The card on the turn made the flush with the 874K. The first player checked the next player bet and everyone called.

Why didn't our hero raise now that he has made the best hand he has a draw to? Again, he was concerned that someone else might have better flush. That's way too timid. It is a kind of timid play in a multi-way pots that players who take a fixed perspective on the game tend to make. If you have a flush then the chances of making someone else is relatively smaller. Here the K is one of the cards on the board making it even less likely that, even if someone else has flush, then it would be larger than the 9-high-flush. Failure to raise in this situation is hesitant and it is an example of weak-tight play. Three players have already called a bet. At least two players would call a raise. That means that in the least case you get 2-1 on a raise. You might even have everyone call, giving you 4-1 on the raise. The chances that your texas hand is best are probably better than 10-1. Even you estimate that its even money that someone else has a higher flush, the odds you will get on the raise from the number of callers you will get compensated for that risk.

It is quite normal for players to be timid to raise when they make a flush that is not the best possible flush. That's a mistake. Hands such as 97 are profitable in multi-way pots. The reason of its profitability is that they sometimes make flushes with the potential for a huge pot. You won't realize that profit unless you make a raise with these hands when you make them.

The River

The card on the river was 9?. And the board looks like 874K9. It is possible for a straight flush. The first three players checked and one player who had been calling till now suddenly bets. Our hero called.

It is important to raise now. Because no one raised when the flush card hit, the bettor is very likely to have made a straight and be convinced it is the best hand. Raising might very well get a re-raise from a player with the straight. Sometimes it is better to call a bet on the river in a multi-way pot in the hope that players who haven't called yet will call but they won't call a raise. That's called "going for the overcall." When the pot gets large and here in this case the pot is large, the kind of players who tend to occupy loose texas tables will often call a raise with weak hands. The pot is too large for them to give up. Because the board looks as if it is possible someone has a straight and they think a straight is the best hand, a raise may well attract the players to re-raise.

But our hero called. Then the player who had initially raised on the flop raised. A check-raise on the river with a board that shows a possible flush and a possible straight is a show of great strength, but this player didn't check-raise when the K fell on the turn and he could have. So it is unlikely that the check-raiser has a flush. A straight is the possible hand that the check-raiser has, although it would be surprising if he would raised before the flop and continued to call to the river with a hand that would make a straight.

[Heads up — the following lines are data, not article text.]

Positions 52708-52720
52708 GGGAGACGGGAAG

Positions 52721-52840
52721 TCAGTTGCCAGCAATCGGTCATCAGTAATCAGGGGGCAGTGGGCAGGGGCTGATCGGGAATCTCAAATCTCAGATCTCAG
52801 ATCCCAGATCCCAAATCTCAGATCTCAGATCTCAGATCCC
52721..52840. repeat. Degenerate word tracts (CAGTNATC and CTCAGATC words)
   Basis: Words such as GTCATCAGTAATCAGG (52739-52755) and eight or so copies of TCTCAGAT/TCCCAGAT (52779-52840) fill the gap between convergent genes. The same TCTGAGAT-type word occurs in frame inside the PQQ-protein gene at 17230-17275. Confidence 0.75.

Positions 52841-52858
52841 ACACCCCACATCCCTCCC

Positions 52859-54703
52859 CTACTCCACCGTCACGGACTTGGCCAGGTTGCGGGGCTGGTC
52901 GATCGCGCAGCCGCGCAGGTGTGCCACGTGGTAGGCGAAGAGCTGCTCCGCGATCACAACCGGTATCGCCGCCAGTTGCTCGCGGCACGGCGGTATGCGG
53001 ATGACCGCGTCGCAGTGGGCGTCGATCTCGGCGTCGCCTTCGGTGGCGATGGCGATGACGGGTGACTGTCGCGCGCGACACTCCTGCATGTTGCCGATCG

Our hero called the raise. It seems a re-raise was called for. The trade-off between overcalls and a raise is now gone. Although a check-raise by the pre-flop raiser does show strength, we think the pattern of the play of the hand suggests that it is very unlikely that anyone else has a flush. Our hero's judgment at the table was that there was a risk of another player having a higher flush and he just called. His judgment was almost right.

The Showdown

The pre-flop raiser had made two pair on the river. He had K9. The other player in the showdown had a straight. Our hero won the pot with the flush.


Now this hand serves as a classic example of the kinds of mistakes that players make when they tend to always think of Hold'em as a contest between the best hand and a draw. They think that adding more callers increases the chances that the best hand is very high hand. The fact is that adding more callers helps to increase the odds you are getting enough to that it's often good enough to have the best hand, particularly when your hand has many outs.

In a loose game, especially the card game that's very loose and very aggressive, players tend to have some weak hands and they often tend to overplay those weak hands. That's where the profit comes from in these games. Having a lot of callers who tend to play weak hands does not increase the probability that the best hand is a very good hand. Just the opposite: it increases the odds that a better-than-average, not top, hand will get action from weak hands. For getting action, you should be willing to take some risk. It is a risk to re-raise on the river with a flush that might not be the best flush. It is a risk to raise on a draw to a hand that might not be the best hand but there is a high pay-off available to those willing to take those risks in the right kind of game conditions.

In a loose or very loose game that's also aggressive or very aggressive, it is important to take control, play your hands aggressively. It means raising and re-raising when you think you probably have the best poker draws. It also means raising when you make a flush. If you do not desire to take the risk associated with taking control in such games, then it might be that such kinds of games are not meant for you.

Continue: Playing a Pocket Pair